Keith Brown outlines government plans for Scottish economy
The Scottish government's first dedicated economy secretary has set out his plans to make the country more productive.
Keith Brown was appointed to the new role by Nicola Sturgeon in a Cabinet reshuffle after the election.
He said innovation and investment, together with tackling inequality, could help to boost the economy.
Mr Brown also pledged a "clear and unrelenting focus" on creating a competitive environment for business.
Holyrood held its first economy debate of the new parliament on Tuesday afternoon.
Mr Brown used the debate to stress that "despite uncertain global conditions, and falling oil prices, our economy has continued to grow over the last year".
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Mr Brown said the "fundamentals of our economy remain strong", but added that "we must substantially build on this position to help our firms and our people reach their full potential".
Mr Brown said he would listen to any "constructive ideas" on how to support economic growth put forward by MSPs from across the Holyrood chamber.
He said Scotland was already a "very attractive location for business growth and inward investment", pointing to research last week which ranked Scotland second to London for overseas investment across the UK.
Mr Brown added: "That is why we'll aim to raise productivity and prosperity through the traditional drivers of investment in infrastructure, skills and innovation."
The economy and finance briefs had both previously been the responsibility of John Swinney - but the posts were split when Mr Swinney was appointed as the new education secretary, with Mr Brown becoming economy secretary and Derek Mackay finance secretary.
The Conservatives used the debate to call for changes to be made to the Land and Buildings Transaction Tax (LBTT), which has replaced stamp duty on property sales in Scotland.
The party's finance spokesman Murdo Fraser insisted charges had been set too high, causing "a slowdown in the housing market at the upper ends, and a decline in tax revenues".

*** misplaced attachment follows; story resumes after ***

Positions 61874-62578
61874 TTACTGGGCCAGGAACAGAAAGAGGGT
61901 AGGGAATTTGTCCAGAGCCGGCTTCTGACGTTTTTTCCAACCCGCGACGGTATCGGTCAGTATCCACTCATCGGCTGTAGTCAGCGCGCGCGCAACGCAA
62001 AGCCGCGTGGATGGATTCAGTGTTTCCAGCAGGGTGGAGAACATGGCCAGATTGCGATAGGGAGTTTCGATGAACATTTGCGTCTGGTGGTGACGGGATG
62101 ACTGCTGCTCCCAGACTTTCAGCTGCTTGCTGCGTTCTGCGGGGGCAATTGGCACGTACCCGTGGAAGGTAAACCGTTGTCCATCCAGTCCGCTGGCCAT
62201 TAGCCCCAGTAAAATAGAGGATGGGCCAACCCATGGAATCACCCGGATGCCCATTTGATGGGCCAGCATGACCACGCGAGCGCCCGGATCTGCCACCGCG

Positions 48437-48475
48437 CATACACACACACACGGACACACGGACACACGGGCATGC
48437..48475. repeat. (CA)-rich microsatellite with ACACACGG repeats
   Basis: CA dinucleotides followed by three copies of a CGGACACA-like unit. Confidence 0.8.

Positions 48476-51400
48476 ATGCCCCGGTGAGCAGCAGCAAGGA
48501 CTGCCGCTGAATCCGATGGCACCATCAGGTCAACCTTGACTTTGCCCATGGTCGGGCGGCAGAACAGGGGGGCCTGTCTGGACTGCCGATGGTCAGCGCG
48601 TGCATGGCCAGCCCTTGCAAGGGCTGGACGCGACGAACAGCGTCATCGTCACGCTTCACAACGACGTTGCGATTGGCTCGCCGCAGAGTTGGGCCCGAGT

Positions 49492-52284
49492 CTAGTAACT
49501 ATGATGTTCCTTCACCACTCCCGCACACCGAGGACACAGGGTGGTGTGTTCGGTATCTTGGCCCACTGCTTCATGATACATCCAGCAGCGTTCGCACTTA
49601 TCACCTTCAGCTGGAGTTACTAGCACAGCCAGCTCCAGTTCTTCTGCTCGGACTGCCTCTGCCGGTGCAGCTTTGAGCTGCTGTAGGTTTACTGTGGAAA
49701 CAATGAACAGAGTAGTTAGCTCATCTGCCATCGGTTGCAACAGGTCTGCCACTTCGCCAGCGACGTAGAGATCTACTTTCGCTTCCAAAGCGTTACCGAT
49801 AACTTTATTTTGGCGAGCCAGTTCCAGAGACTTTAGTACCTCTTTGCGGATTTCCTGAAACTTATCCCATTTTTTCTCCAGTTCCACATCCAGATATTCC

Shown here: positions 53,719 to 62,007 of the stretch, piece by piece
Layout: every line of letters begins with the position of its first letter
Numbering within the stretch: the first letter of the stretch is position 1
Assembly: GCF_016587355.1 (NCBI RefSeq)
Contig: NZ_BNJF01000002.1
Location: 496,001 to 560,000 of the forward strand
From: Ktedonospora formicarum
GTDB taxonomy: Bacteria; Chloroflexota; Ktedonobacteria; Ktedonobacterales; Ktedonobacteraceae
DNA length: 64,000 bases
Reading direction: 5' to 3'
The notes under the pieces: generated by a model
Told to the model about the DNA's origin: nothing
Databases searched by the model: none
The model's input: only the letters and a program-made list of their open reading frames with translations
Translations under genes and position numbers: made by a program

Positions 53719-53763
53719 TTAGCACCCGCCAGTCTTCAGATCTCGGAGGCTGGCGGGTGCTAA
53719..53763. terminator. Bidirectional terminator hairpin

But he said that "even a minor tweak could end the stagnation and bring in more, much needed, tax revenue".
Mr Fraser also quoted Liz Cameron, chief executive of the Scottish Chambers of Commerce, saying that the Scottish economy was "on a knife edge"
For Scottish Labour, Jackie Baillie also called for a change in the SNP's economic strategy.
She said the government was good at congratulating itself, but had made "very little progress" on the economy in nine years in government.
Ms Baillie set out six steps she wanted the government to take, including a review of business rates, a new industrial strategy, new focus on cities as "the engine rooms of the Scottish economy and investment in infrastructure to improve connectivity.
'Lack of ambition'
Lib Dem leader Willie Rennie called on the government to "come out of the timid corner it has been hiding in with its lack of ambition for growing our economy".
He said the SNP had been "far too timid" and called for new measures to address mental health, which he said would help people get back to work, alongside investment in education and infrastructure to grow the economy.
Mr Rennie also attacked the government over its memorandum of understanding with Chinese firms.
Meanwhile, Green MSP John Finnie called for more investment in decommissioning, renewables and energy efficiency programmes to counter the challenges faced by the oil and gas sector.
He said: "The decline of the oil and gas sector must be met with a managed transition to new industries rather than ever deeper tax cuts to encourage the extraction of resources that are ultimately unburnable.
"By investing now in viable alternatives such as decommissioning, renewables and energy efficient housing, we can transfer workers' skills and provide the long-term stability local economies across urban and rural Scotland need."